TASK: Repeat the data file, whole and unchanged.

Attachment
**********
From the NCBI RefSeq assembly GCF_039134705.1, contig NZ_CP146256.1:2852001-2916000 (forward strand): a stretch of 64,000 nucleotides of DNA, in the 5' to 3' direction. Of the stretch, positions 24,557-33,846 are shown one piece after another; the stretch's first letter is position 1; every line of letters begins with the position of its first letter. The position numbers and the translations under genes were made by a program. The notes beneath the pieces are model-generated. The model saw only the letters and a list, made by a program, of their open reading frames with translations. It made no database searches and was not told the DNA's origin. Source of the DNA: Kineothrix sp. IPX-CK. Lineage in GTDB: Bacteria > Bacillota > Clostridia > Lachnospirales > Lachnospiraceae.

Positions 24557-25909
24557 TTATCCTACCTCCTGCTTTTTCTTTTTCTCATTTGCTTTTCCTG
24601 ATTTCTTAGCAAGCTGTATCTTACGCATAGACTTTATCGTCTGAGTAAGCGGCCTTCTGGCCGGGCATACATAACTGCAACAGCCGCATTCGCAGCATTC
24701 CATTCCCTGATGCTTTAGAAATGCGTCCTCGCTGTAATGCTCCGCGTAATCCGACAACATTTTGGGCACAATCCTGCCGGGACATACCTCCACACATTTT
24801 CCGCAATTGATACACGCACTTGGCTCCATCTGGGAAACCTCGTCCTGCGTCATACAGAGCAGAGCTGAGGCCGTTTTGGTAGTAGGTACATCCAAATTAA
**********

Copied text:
From the NCBI RefSeq assembly GCF_039134705.1, contig NZ_CP146256.1:2852001-2916000 (forward strand): a stretch of 64,000 nucleotides of DNA, in the 5' to 3' direction. Of the stretch, positions 24,557-33,846 are shown one piece after another; the stretch's first letter is position 1; every line of letters begins with the position of its first letter. The position numbers and the translations under genes were made by a program. The notes beneath the pieces are model-generated. The model saw only the letters and a list, made by a program, of their open reading frames with translations. It made no database searches and was not told the DNA's origin. Source of the DNA: Kineothrix sp. IPX-CK. Lineage in GTDB: Bacteria > Bacillota > Clostridia > Lachnospirales > Lachnospiraceae.

Positions 24557-25909
24557 TTATCCTACCTCCTGCTTTTTCTTTTTCTCATTTGCTTTTCCTG
24601 ATTTCTTAGCAAGCTGTATCTTACGCATAGACTTTATCGTCTGAGTAAGCGGCCTTCTGGCCGGGCATACATAACTGCAACAGCCGCATTCGCAGCATTC
24701 CATTCCCTGATGCTTTAGAAATGCGTCCTCGCTGTAATGCTCCGCGTAATCCGACAACATTTTGGGCACAATCCTGCCGGGACATACCTCCACACATTTT
24801 CCGCAATTGATACACGCACTTGGCTCCATCTGGGAAACCTCGTCCTGCGTCATACAGAGCAGAGCTGAGGCCGTTTTGGTAGTAGGTACATCCAAATTAA